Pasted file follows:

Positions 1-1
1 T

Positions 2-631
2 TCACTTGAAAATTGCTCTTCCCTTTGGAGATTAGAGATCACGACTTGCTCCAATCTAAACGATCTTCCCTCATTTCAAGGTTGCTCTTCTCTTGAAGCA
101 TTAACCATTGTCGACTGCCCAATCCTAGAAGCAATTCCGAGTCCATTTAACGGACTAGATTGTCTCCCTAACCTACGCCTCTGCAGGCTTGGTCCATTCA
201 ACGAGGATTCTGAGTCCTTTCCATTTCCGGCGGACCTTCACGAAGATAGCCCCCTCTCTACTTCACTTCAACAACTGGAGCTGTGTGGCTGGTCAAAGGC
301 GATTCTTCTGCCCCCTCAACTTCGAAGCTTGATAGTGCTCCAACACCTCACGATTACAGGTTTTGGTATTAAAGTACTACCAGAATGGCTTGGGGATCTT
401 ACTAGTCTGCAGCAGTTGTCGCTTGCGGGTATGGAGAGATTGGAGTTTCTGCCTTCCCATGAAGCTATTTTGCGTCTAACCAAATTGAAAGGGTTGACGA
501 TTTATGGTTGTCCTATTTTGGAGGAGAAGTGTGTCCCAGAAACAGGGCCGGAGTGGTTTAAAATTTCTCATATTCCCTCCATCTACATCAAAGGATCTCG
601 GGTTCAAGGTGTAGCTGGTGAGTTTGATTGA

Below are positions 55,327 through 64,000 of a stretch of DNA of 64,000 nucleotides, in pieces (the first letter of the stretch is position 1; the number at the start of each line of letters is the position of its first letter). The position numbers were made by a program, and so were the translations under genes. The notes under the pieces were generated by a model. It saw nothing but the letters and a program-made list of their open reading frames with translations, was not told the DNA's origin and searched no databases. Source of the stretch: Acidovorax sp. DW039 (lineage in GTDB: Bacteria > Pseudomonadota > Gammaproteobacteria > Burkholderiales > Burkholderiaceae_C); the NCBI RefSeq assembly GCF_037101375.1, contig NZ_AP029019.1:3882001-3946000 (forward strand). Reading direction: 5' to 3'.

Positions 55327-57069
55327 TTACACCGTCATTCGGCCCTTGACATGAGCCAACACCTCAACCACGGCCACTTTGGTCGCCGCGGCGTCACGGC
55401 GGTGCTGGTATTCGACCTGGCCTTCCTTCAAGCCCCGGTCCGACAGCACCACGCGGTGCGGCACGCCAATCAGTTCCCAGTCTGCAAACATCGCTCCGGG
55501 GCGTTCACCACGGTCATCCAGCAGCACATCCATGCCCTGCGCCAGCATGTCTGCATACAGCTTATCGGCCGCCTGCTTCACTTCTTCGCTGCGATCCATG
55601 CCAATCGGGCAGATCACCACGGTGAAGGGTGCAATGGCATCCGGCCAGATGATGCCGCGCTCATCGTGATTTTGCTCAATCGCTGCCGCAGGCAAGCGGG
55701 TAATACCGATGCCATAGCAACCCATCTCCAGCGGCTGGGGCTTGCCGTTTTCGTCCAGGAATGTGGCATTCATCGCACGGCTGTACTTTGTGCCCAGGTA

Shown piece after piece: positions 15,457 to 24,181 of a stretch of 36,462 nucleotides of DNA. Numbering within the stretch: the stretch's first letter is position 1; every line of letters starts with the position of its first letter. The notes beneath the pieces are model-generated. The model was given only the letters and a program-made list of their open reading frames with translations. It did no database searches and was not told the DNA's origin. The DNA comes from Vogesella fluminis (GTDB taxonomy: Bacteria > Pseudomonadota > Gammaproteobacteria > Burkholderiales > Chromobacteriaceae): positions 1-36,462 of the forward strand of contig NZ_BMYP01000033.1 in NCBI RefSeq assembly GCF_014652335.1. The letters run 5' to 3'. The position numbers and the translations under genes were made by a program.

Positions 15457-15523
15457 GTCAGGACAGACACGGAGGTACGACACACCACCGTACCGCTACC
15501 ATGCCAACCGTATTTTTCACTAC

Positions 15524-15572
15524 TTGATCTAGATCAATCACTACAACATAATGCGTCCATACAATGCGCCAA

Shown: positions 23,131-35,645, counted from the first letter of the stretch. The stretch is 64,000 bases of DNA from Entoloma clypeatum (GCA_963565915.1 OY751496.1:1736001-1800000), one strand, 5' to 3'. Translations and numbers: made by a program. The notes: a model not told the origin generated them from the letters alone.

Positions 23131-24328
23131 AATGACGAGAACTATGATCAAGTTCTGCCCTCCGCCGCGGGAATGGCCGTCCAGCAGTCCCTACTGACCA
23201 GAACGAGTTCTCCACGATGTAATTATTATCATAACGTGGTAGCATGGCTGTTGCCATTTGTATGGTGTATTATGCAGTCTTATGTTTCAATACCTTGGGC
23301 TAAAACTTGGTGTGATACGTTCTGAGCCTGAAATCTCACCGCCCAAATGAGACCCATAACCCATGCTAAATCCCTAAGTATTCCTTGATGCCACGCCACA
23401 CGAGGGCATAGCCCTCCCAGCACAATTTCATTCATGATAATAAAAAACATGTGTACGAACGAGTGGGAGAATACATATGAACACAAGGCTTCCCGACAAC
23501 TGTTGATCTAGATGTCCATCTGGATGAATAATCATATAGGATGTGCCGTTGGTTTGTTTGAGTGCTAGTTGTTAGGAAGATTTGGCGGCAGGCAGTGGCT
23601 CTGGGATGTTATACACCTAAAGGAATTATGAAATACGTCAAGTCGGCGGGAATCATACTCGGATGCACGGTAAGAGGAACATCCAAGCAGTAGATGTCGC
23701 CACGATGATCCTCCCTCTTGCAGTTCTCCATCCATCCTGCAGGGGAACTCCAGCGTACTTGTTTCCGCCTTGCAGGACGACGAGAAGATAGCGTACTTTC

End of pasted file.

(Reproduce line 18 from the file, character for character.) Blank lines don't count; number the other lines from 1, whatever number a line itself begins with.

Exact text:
Shown piece after piece: positions 15,457 to 24,181 of a stretch of 36,462 nucleotides of DNA. Numbering within the stretch: the stretch's first letter is position 1; every line of letters starts with the position of its first letter. The notes beneath the pieces are model-generated. The model was given only the letters and a program-made list of their open reading frames with translations. It did no database searches and was not told the DNA's origin. The DNA comes from Vogesella fluminis (GTDB taxonomy: Bacteria > Pseudomonadota > Gammaproteobacteria > Burkholderiales > Chromobacteriaceae): positions 1-36,462 of the forward strand of contig NZ_BMYP01000033.1 in NCBI RefSeq assembly GCF_014652335.1. The letters run 5' to 3'. The position numbers and the translations under genes were made by a program.